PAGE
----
“We’re in here with murderers,” noted one of the imprisoned Catalan politicians with incredulity.
Once he realised this was his new home, he decided to get down to practicalities. He got hold of a basketball and looked for a game of prison hoops.
Eight men and women who once governed seven million Catalans are now having to ask their families to put money onto pre-paid cards in order to be able to buy a packet of biscuits from the prison store.
They are being held in two separate jails. A third prison, near Madrid, holds two prominent pro-independence activists: Jordi Sànchez, 53, and Jordi Cuixart, 42 (in a confusing feature of both Catalan society and this particular article, many Catalans are named Jordi, after the region’s patron saint.)
The two are under investigation for sedition over a protest in September, in which a crowd blocked Civil Guard officers inside a building in Barcelona.
“When they arrived in the Soto del Real prison near Madrid, five or six prisoners shouted ‘Long live Spain, Long live the Constitution.'” said Jordi Sànchez’s lawyer, Jordi Pina, “Jordi Sànchez said to the guard ‘Should I go in or not?’ The guard told the prisoners to quieten down and he went in.”
The two imprisoned activists have since been split up.
Jordi Sànchez, a round man who speaks in the measured tone of an academic, shares a cell with an older Peruvian inmate. Jordi Cuixart, whose long hair and ear-rings might allow him to pass as the leader of a rock band, bunks with an Irish prisoner.
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On Sundays, prisoners from all wings in Soto del Real are allowed to come together for a church service. This can prove to be the most dangerous time. During one recent Mass, attended by Jordi Sànchez, one prisoner stabbed another.
The two imprisoned activists are allowed daily visits from their lawyers – from whom they are separated by a glass barrier. Every Saturday, their families are allowed a 40-minute visit.
Jordi Cuixart’s wife, Txell Bonet, gets up at 04:30 to take their six-month-old son on the train from Barcelona to see his father through the glass. “You want to talk about lots of things,” she says, “but it’s stressful, with the pressure of time, knowing it will be over.”
Twice a month, the prisoners are allowed a three-hour family visit without a glass divide. This period of time is long enough for its participants to pick up the normal rhythm of family discussion and argument – which, paradoxically, cheers them a great deal.
The families are allowed to give the inmates winter clothes – particularly useful given the fact that the prison’s heating is switched off at night. Prison food is described by one of their lawyers as horrendous (“I don’t ask them for precise details,” he said drily.)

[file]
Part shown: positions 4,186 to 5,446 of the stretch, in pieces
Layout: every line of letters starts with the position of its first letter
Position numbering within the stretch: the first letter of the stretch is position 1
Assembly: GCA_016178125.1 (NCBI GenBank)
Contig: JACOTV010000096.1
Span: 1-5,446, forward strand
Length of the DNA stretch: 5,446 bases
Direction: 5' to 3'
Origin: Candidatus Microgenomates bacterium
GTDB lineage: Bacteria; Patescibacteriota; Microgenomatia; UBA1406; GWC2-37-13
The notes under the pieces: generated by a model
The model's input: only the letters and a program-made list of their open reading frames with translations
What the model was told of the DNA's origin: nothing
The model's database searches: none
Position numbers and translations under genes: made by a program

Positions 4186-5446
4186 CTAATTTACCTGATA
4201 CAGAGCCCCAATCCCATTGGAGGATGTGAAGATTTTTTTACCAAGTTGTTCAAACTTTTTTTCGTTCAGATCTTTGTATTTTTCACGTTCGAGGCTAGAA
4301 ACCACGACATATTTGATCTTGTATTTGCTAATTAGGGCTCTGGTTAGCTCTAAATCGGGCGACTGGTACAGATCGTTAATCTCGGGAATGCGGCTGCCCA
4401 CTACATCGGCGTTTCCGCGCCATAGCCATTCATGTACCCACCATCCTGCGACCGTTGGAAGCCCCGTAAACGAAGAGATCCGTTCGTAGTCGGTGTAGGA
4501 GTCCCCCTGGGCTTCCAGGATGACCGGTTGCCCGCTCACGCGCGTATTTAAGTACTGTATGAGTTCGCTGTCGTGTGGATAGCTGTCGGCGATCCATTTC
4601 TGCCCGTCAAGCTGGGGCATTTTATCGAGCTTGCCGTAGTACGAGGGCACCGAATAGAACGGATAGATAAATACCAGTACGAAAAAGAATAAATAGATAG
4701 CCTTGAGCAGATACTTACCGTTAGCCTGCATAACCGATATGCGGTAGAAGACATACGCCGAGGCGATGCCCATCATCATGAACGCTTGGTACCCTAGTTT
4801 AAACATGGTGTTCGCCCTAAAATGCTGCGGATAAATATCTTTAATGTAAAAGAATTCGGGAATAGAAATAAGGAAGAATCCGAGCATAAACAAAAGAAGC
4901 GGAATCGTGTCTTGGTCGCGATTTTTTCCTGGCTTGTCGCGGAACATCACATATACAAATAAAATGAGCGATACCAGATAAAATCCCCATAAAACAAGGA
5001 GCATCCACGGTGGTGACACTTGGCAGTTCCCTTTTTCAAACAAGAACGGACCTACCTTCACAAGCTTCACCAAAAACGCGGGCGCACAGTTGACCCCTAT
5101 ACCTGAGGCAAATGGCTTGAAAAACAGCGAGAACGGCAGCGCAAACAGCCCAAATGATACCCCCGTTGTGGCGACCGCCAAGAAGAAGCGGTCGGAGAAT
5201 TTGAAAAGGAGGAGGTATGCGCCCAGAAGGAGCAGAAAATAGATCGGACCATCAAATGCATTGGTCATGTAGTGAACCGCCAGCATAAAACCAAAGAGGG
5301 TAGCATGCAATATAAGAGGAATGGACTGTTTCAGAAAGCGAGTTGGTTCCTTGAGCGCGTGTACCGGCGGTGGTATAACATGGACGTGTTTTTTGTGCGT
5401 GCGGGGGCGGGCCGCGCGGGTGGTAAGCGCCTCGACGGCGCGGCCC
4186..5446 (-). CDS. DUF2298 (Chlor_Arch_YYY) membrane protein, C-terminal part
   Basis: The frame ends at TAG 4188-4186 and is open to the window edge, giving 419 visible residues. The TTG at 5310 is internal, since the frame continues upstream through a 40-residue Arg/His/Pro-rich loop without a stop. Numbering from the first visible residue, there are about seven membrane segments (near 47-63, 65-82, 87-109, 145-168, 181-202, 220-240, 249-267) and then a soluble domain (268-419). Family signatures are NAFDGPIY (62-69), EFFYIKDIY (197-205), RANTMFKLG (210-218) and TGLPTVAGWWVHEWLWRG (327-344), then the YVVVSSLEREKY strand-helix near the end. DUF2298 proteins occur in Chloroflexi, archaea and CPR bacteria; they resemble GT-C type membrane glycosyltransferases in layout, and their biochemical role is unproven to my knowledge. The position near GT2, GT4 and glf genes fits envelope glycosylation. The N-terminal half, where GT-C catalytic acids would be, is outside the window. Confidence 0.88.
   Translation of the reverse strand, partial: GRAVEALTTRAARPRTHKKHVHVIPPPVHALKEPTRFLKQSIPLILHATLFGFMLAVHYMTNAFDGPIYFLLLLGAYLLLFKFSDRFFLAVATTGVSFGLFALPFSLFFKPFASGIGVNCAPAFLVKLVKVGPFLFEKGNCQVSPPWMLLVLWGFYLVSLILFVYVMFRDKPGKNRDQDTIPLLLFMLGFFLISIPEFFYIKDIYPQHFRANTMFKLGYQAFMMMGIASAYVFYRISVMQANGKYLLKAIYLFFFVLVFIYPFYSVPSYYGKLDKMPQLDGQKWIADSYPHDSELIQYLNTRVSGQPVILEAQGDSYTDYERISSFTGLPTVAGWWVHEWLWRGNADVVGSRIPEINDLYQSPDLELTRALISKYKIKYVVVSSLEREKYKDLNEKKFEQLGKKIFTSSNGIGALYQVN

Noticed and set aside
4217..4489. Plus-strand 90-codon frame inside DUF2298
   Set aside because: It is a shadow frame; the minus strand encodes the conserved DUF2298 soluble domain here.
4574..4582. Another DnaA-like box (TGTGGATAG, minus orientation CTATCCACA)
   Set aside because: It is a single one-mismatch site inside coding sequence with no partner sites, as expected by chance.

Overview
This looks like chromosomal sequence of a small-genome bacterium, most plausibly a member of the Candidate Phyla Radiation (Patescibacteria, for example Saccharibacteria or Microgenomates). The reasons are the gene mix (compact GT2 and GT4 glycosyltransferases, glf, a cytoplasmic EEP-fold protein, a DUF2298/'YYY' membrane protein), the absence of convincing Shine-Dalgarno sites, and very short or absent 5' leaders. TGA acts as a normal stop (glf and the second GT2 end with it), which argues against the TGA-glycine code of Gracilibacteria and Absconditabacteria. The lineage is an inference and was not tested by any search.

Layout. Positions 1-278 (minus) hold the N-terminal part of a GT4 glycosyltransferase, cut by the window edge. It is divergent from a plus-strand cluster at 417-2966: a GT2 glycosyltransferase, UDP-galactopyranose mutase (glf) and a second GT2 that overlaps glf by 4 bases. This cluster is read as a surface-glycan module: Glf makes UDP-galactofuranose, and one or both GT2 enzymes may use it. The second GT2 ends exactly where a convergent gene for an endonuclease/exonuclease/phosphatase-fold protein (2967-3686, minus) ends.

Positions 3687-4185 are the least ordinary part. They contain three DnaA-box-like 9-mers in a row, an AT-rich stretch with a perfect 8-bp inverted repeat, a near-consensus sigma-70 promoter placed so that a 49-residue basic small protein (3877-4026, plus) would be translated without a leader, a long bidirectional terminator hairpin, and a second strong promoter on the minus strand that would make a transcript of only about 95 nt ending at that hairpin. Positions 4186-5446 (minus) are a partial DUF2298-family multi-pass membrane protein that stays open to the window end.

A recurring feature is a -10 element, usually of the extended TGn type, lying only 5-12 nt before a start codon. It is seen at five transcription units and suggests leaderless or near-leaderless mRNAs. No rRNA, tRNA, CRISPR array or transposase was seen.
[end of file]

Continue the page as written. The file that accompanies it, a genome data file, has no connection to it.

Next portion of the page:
Apart from that, the prisoners have a lot of free time. “Jordi Sànchez writes a lot,” says his lawyer, “He reads. He receives about 100 letters a day.”
Prison warders have to open each envelope in front of the prisoners, to check for contraband. The guards destroy letters which do not include the sender’s name.
Txell Bonet recently gave her husband the book Walden by Henry David Thoreau, which details a man’s attempt to learn self-reliance by living in a cabin in the woods.
The imprisonment of two prominent activists and eight former ministers is made more unusual by the fact that most of them are in the middle of a political campaign.
Seven of the eight imprisoned ministers are running for re-election to the Catalan parliament on 21 December. Jordi Sànchez, one of the two imprisoned activists, has decided to stand on a list with the former Catalan leader Carles Puigdemont. But he has struggled to find out who else he is running with.
“The prison authorities didn’t let me give him the list of candidates,” said his lawyer, Jordi Pina, “So I had to hold it up to the glass.”
Imprisonment may create strain for the prisoners and their families – the teenage daughter of one of them cannot bring herself to speak to her father during allotted four-minute calls because it is too upsetting to get cut off – but it is a significant boost to their political standing.
The jailed politicians and activists have tapped into a long history of imprisonment and exile in Catalan politics.
“I think you can speak of the exiled and jailed politicians in the same sentence as Lluis Companys [Catalan leader jailed and executed in 1940] and Josep Taradellas [Catalan leader exiled between 1939-1977],” says Catalan historian Jordi Rabassa.
“I say this without agreeing with their political positions. They can be termed political prisoners.”
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Some pro-independence Catalans are privately disappointed with what they consider to be the politicians’ haphazard management of October’s independence campaign.
But Spain’s decision to imprison the former politicians, provides them with temporary immunity from recrimination.
“It’s very difficult to criticise what those in prison have done, simply because they’re behind bars,” adds Jordi Rabassa.
While extended imprisonment may be in their political interest, the activists and politicians are determined to win back their freedom as quickly as possible.
One lawyer has made sure there will be no reference to unilateral independence in the politicians’ campaign manifestos, to prove to the Spanish courts that the prisoners are now obeying Spanish law.
The potential penalties are severe. If convicted of rebellion, the former cabinet ministers face up to 35 years in prison. The two activists, who face the lesser charge of sedition, face a maximum sentence of 10 years.
“He and I don’t speak much of the future,” says Jordi Cuixart’s wife Txell Bonet, “but we always prepare for the worst. We don’t get our hopes up.”